Don't Suck, Don't Die: Giving Up Vic Chesnutt (American Music) (Hardcover)

Staff Pick Badge
Don't Suck, Don't Die: Giving Up Vic Chesnutt (American Music) Cover Image
By Kristin Hersh, Amanda Petrusich (Foreword by)
Not available to order
Out of Print. Not available to order.

Staff Reviews


As a reader, I want to be surprised. Kristin Hersh's memoir of her friendship with the immensely talented and troubled Vic Chestnutt surprised me. Chestnutt, a man "who started with a broken heart and blamed everyone [he] met for breaking it," is given to us in these pages as a complex and ultimately tragic figure who seemed in retrospect fated for an early death. I admire Hersh for writing the book, both because the rawness in these pages is very apparent and because she's a helluva writer. This is no self-indulgent music memoir; it's a searing portrait of a complicated, beautiful, and ornery friendship.

— Sparks

Description


"Friend, asshole, angel, mutant," singer-songwriter Vic Chesnutt "came along and made us gross and broken people seem . . . I dunno, cooler, I guess." A quadriplegic who could play only simple chords on his guitar, Chesnutt recorded seventeen critically acclaimed albums before his death in 2009, including About to Choke, North Star Deserter, and At the Cut. In 2006, NPR placed him in the top five of the ten best living songwriters, along with Bob Dylan, Tom Waits, Paul McCartney, and Bruce Springsteen. Chesnutt's songs have also been covered by many prominent artists, including Madonna, the Smashing Pumpkins, R.E.M., Sparklehorse, Fugazi, and Neutral Milk Hotel.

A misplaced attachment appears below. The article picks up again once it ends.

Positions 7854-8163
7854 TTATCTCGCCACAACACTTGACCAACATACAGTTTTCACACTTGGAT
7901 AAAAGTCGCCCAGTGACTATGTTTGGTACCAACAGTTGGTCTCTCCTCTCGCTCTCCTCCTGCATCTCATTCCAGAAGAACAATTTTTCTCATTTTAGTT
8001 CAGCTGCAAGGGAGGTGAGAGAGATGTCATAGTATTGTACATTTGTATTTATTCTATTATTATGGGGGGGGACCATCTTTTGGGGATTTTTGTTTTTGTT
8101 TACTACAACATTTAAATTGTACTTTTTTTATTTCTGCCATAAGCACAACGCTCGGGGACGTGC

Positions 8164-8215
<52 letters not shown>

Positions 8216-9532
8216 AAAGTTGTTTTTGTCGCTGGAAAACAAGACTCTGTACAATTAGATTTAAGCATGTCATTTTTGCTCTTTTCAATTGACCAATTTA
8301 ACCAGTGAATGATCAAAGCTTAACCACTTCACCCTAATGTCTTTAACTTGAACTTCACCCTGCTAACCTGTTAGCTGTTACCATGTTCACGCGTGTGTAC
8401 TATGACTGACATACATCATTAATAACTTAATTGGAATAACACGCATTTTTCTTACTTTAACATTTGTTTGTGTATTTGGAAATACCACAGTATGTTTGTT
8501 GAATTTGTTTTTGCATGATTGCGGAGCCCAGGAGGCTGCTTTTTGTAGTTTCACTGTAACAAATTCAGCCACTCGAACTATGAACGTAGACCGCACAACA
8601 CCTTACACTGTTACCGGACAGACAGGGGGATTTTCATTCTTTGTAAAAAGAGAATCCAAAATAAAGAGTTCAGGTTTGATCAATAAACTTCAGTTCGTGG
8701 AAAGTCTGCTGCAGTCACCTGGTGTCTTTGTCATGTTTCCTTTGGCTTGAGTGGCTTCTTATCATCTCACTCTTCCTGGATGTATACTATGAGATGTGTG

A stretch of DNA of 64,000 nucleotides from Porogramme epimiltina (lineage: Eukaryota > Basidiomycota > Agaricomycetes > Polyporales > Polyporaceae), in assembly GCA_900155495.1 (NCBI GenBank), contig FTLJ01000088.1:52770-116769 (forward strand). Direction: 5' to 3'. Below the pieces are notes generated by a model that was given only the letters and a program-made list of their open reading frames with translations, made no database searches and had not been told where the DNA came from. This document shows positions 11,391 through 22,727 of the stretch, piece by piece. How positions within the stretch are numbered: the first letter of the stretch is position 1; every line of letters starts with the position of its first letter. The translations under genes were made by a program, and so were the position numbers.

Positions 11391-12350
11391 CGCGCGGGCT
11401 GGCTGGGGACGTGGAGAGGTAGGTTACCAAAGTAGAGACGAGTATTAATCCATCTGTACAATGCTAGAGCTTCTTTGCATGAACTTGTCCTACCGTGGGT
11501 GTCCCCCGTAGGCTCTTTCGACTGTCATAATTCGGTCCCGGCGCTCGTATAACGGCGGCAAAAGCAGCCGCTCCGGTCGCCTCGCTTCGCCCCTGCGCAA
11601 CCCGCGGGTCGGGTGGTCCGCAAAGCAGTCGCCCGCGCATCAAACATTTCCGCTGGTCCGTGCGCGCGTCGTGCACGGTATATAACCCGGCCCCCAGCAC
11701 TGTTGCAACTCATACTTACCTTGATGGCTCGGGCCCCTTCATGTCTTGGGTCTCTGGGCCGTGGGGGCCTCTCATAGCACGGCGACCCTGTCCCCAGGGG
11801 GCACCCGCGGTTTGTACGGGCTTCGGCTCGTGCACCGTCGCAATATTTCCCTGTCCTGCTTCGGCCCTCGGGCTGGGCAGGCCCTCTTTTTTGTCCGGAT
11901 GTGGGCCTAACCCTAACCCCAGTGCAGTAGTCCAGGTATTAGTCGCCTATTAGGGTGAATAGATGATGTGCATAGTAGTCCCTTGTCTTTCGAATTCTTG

Kristin Hersh toured with Chesnutt for nearly a decade and they became close friends, bonding over a love of songwriting and mutual struggles with mental health. In Don't Suck, Don't Die, she describes many seemingly small moments they shared, their free-ranging conversations, and his tragic death. More memoir than biography, Hersh's book plumbs the sources of Chesnutt's pain and creativity more deeply than any conventional account of his life and recordings ever could. Chesnutt was difficult to understand and frequently difficult to be with, but, as Hersh reveals him, he was also wickedly funny and painfully perceptive. This intimate memoir is essential reading for anyone interested in the music or the artist.



Product Details
ISBN: 9780292759473
ISBN-10: 0292759479
Publisher: University of Texas Press
Publication Date: October 1st, 2015
Pages: 200
Language: English
Series: American Music